Last week in my weekly newsletter I asked readers of EmptyEasel to write down what comes to mind when they think of “abstract art.” Here are the responses I received.
“For me abstract art has a range of meanings, from totally non-representational to abstracted from something. . . which can still be quite recognisable.
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In my own abstractions there are many layers, things change as I work and the canvas starts to ‘speak’ back to me. I think that abstraction is rather like jazz where instruments ‘talk’ to each other, and improvisation and changes of direction are part of the process. In contrast, classical, representational work is more akin to classical music—there are more rules and conventions to follow.”
“After holding the idea of ‘Abstract Art‘ my mind for a while, this rose up to the surface: it is the representation of something we intuitively recognize, despite its appearance being unrecognizable to our senses.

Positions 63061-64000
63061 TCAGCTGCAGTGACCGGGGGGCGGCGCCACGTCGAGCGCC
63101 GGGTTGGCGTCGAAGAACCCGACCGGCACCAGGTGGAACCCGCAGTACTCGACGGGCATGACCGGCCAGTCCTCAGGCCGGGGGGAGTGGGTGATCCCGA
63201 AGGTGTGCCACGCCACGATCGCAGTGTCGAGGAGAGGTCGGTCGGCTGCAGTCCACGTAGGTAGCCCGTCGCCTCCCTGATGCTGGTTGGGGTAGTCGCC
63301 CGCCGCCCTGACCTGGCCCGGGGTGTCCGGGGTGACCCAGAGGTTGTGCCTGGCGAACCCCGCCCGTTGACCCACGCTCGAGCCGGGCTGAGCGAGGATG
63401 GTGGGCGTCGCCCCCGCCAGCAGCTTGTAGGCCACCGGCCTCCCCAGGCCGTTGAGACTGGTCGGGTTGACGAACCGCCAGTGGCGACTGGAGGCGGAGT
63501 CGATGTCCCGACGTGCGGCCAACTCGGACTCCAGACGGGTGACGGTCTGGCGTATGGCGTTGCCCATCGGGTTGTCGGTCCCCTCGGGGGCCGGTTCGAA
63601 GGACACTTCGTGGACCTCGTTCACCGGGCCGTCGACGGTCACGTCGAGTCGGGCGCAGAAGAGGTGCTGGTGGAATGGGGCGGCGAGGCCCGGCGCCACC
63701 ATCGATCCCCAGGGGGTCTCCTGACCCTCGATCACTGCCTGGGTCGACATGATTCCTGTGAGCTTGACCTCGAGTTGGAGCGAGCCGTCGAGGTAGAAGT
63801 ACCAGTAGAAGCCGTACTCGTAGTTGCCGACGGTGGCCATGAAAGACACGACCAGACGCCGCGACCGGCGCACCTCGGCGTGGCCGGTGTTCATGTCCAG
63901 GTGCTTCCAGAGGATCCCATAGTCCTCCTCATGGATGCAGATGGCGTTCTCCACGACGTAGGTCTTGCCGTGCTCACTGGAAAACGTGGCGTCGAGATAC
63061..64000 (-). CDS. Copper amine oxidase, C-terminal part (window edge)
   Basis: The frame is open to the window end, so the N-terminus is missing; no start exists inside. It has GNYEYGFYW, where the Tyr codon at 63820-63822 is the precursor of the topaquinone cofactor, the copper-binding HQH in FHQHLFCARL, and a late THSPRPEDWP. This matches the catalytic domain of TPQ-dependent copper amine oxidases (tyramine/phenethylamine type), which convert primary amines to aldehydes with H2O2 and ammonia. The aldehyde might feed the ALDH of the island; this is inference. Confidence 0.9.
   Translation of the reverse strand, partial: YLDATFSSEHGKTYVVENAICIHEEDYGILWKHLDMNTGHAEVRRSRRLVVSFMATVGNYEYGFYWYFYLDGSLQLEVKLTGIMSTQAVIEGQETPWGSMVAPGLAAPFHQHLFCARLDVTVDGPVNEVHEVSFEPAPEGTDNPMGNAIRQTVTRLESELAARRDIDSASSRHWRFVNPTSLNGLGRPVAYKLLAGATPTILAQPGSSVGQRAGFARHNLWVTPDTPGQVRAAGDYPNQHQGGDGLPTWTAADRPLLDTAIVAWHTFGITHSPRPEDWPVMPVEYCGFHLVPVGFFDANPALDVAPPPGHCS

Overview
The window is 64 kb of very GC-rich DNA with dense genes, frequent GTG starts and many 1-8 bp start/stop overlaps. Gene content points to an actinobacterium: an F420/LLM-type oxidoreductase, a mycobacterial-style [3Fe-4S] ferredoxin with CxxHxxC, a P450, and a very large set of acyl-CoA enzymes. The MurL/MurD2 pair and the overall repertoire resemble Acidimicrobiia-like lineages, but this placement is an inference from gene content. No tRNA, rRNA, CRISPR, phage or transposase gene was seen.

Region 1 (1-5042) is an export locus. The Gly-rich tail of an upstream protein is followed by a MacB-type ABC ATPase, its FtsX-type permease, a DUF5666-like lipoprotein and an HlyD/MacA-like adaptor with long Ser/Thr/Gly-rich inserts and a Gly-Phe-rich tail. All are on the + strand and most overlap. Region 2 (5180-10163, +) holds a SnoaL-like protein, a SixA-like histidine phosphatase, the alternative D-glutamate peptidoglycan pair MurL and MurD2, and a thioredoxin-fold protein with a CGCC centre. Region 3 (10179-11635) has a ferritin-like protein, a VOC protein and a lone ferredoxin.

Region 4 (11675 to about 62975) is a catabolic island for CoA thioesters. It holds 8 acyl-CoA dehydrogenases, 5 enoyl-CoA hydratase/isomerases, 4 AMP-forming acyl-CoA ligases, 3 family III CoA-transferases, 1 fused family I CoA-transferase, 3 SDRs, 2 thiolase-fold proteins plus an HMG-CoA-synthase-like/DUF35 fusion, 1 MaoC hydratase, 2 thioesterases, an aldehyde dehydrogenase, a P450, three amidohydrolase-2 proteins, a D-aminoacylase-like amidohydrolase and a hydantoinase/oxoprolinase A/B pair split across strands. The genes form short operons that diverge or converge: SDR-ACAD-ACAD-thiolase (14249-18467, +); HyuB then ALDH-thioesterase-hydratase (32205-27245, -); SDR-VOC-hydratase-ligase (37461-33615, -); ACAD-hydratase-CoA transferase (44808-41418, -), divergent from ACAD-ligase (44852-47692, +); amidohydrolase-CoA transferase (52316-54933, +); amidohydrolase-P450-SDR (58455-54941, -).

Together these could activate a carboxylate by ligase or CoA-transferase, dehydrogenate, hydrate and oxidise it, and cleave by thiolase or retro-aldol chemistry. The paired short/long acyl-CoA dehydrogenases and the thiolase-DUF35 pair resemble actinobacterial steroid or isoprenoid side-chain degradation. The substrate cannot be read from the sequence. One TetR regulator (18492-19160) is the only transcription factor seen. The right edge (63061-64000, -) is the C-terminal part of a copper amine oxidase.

Furthermore, with nobody able to unlock its meaning, it remains merely decorative and not Art at all. What is Art to one man, is unseen by the next, making Art very special indeed, for it taps into something far beyond our concrete universe.”
“My opinion of abstract art is that it is not as easy as it looks, even though you’ll frequently hear the uninformed say, “I could have done that one; just sling some paint on the canvas.”
But to be successful, abstract art has to adhere to the same principals as other art. . . it has to have depth, composition, balance, and most of all it has to be able to hold your attention without the benefit of a recognizable form or object to emotionally attach to.”
“I believe it was Cezanne who declared, ‘From this point on painting is dead!’ when he first saw a photograph—because painting, up until photography, was the most realistic way of recording a scene or a portrait.
But painting didn’t die, instead it went abstract. Painters found new ways of expressing themselves and experimented with colour, form and perspective, along the way forming new movements like Impressionism and Cubism.”
“What I love most about abstract art is that it’s not limited to the external world of the five senses. It allows the artist and the viewer the opportunity to explore the inner planes of existence—the mind, the heart, the soul—in a more direct way. It brings to light all the feelings and beliefs that inevitably run our daily lives. It is a very vulnerable process and experience. It is undefined and never boring.”